Background: The Internet of Things, IoT, has been increasingly gaining attention in educational contexts because it allows to connect physical objects through a network to enrich users’ experience. Recently, particular attention has been placed to wearable objects, accessorizes provided with intelligent devices, such as beacons: usually bluetooth devices able to transmit and receive signals within short distances. IoT can improve the lives of people with disabilities. A good quality of life must include the possibility of being independent in all contexts and activities such as personal hygiene, dressing and undressing activities, moving in space. Unfortunately, autonomy is often lacking in people with autism.

To support the learning process of daily living activities of people with autism, it is important to facilitate a task, for example through a task analysis that analyzes and describes the sequence that composes an action, in the logical order for its correct execution. Our purpose is to verify whether wearable intelligent objects, complemented with a task analysis system, can be used, in a residential context, to facilitate everyday hygiene in individuals with severe autism.

Method: Participants will be 2 adults with severe autism. A single-subject study was chosen because it is more suitable for the development of technologies for severe disability. The experimentation will take place in the Residential Section of the A.I.A.S. Center (Nola, Naples), which offers a suitable housing solution. The essential tools for the study will be the beacons, produced by the Estimote company and already used in the center, and 1 10-inch tablet containing a software for task analysis. The task analysis will consist of a subdivision into small steps of daily hygiene tasks, such as brushing teeth. Whenever the participants will enter the bathroom, the tablet will retain the sensor signal and activate by playing on the tablet videos of all steps of the task. The participant will be able to observe the sequence and asked to reproduce it.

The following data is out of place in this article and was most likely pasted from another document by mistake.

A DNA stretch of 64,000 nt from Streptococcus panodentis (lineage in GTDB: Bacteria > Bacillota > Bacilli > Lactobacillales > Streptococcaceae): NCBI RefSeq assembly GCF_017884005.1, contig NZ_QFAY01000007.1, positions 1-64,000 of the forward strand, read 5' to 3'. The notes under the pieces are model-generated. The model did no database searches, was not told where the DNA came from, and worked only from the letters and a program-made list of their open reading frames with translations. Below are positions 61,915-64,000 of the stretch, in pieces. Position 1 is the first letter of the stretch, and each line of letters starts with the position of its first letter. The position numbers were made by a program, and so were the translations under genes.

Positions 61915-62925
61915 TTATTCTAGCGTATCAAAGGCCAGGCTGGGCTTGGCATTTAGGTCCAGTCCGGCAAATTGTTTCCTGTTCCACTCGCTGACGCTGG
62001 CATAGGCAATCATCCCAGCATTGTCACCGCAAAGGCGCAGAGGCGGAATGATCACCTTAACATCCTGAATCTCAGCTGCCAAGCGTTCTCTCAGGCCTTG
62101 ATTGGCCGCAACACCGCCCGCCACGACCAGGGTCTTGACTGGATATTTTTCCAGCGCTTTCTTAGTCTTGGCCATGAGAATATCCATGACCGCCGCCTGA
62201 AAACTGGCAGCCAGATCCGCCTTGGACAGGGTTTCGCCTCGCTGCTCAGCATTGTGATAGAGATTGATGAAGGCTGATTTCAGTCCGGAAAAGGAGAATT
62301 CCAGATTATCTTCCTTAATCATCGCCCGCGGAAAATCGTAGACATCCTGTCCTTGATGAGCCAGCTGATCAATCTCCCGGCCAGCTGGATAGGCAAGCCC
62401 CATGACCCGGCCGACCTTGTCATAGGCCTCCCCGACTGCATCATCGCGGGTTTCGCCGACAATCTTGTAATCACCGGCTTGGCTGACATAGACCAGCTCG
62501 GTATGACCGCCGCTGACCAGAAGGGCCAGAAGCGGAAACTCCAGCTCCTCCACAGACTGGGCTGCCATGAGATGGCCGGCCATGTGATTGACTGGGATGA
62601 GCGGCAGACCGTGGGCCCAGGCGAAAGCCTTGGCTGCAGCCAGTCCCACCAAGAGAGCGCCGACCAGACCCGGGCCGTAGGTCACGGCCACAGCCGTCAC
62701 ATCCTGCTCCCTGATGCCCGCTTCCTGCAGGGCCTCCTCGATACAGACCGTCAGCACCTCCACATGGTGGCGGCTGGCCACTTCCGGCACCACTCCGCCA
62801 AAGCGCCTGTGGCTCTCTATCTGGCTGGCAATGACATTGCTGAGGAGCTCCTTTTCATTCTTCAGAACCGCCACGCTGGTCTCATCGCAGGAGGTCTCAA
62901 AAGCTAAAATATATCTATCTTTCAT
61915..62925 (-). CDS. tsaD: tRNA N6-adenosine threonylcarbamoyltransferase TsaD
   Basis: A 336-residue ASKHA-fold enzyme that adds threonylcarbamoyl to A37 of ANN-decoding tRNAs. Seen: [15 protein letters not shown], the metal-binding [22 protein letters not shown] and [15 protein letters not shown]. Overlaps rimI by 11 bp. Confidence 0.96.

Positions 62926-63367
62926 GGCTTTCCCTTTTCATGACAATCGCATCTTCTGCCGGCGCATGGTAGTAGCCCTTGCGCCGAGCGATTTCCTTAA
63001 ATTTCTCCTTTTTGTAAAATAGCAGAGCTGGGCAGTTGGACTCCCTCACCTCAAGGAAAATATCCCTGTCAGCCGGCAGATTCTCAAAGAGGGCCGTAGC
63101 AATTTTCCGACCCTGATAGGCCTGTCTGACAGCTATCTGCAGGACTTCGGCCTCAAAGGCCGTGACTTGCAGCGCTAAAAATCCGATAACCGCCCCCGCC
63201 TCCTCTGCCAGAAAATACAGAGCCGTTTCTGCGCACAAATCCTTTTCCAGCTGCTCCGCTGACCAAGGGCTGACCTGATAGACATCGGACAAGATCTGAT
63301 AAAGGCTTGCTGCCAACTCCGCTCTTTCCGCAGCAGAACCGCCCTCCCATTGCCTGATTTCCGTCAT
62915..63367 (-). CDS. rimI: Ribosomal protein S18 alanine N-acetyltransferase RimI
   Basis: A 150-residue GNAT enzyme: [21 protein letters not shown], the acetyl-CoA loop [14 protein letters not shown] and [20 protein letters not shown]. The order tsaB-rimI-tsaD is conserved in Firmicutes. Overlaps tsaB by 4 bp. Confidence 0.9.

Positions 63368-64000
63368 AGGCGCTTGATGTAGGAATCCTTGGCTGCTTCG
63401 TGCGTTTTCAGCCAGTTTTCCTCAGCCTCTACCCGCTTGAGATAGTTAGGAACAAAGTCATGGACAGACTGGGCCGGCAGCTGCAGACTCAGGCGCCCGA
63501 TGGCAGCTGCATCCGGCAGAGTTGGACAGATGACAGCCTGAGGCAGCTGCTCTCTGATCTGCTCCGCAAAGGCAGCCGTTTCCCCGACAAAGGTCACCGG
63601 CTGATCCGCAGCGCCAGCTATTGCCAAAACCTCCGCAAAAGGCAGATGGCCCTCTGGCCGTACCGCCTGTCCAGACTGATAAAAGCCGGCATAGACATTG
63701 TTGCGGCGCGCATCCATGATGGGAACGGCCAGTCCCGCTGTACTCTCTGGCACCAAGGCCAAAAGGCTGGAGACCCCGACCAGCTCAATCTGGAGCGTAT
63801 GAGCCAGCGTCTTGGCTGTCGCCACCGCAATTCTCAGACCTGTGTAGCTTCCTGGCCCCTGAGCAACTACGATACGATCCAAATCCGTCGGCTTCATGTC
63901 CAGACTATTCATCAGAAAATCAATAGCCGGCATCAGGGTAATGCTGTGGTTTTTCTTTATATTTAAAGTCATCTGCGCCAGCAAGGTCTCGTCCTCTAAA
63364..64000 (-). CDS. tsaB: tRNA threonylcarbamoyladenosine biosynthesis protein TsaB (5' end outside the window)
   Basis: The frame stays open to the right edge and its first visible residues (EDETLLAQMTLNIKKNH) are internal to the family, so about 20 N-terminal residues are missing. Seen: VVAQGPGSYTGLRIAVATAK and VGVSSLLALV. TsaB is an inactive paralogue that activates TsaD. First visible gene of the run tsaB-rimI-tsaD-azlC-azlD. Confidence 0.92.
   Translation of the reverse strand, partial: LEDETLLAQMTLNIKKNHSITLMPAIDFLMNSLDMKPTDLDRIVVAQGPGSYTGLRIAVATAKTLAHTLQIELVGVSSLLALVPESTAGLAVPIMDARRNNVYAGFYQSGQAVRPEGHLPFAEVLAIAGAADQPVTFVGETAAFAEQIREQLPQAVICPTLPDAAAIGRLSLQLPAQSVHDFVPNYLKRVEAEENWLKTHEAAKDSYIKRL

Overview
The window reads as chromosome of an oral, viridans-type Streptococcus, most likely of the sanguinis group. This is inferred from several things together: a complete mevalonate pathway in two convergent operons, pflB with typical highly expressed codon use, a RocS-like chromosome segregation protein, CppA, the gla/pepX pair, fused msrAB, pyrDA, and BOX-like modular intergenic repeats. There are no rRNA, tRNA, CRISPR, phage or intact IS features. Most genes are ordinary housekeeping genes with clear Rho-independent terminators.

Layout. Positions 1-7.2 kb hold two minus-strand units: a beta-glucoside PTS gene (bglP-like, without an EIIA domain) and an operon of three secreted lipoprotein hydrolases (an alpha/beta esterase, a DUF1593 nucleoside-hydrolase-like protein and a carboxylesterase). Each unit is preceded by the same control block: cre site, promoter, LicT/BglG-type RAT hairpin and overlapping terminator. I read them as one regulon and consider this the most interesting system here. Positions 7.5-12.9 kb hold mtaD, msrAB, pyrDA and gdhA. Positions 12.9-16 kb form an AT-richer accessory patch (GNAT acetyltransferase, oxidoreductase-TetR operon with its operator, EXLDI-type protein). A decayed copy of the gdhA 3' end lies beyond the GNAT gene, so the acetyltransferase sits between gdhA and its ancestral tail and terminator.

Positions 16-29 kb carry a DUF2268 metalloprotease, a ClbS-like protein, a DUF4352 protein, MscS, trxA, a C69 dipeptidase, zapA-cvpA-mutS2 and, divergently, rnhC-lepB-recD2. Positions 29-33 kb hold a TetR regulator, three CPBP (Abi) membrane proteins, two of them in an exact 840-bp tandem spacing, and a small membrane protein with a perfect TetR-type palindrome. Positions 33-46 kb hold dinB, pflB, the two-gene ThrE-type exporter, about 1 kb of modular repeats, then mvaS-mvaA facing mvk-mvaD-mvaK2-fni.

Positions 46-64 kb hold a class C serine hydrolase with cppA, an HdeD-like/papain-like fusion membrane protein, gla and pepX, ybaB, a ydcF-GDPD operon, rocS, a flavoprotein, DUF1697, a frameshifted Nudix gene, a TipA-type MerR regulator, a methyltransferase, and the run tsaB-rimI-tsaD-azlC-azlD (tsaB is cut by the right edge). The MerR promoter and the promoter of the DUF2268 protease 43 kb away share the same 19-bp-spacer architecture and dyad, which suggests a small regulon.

Key results: We expect that the beacon system, complemented with the task analyses software, will facilitate the daily hygiene skills of participants with severe autism, thus favoring their personal autonomy, and gradually helping them to generalize these skills in other contexts.